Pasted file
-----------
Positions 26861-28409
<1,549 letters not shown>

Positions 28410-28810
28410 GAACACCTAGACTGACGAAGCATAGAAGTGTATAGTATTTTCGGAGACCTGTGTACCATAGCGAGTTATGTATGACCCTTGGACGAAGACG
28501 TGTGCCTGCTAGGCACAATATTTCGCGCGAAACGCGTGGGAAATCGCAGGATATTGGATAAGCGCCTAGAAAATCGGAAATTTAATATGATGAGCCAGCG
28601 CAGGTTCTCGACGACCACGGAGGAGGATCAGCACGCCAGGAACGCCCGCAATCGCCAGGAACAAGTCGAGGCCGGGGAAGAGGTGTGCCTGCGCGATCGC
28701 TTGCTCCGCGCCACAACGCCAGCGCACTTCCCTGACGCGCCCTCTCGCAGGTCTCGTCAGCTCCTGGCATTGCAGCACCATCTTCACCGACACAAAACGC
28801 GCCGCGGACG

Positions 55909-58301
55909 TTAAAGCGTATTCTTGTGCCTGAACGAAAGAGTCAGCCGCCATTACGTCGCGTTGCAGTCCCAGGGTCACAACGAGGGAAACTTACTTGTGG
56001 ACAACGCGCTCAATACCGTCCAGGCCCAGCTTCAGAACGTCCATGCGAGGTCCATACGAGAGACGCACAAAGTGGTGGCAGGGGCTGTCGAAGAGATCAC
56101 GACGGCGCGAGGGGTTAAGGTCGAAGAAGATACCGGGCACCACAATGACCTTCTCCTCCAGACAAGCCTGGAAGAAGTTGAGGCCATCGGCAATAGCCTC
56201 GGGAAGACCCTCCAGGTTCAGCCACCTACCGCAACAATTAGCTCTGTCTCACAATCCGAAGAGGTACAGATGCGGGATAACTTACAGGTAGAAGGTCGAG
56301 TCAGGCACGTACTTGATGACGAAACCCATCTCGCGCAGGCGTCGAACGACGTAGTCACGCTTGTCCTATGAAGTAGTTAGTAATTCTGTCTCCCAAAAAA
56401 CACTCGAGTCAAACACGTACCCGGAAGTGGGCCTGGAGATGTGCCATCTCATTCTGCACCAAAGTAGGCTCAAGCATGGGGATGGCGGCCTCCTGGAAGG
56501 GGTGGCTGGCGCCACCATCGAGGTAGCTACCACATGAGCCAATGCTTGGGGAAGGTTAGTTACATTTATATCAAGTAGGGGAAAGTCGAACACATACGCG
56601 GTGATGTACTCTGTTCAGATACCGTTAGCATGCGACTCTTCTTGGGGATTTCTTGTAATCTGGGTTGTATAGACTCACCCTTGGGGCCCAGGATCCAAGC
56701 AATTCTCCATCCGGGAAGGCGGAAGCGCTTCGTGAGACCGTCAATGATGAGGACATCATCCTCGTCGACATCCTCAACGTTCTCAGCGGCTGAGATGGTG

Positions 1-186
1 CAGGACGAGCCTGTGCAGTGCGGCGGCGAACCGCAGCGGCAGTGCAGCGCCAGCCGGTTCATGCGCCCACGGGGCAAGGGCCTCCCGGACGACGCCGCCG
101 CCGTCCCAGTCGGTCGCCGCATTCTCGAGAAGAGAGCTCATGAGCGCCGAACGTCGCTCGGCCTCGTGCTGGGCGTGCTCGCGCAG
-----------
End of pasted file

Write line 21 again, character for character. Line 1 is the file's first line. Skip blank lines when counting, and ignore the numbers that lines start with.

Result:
101 CCGTCCCAGTCGGTCGCCGCATTCTCGAGAAGAGAGCTCATGAGCGCCGAACGTCGCTCGGCCTCGTGCTGGGCGTGCTCGCGCAG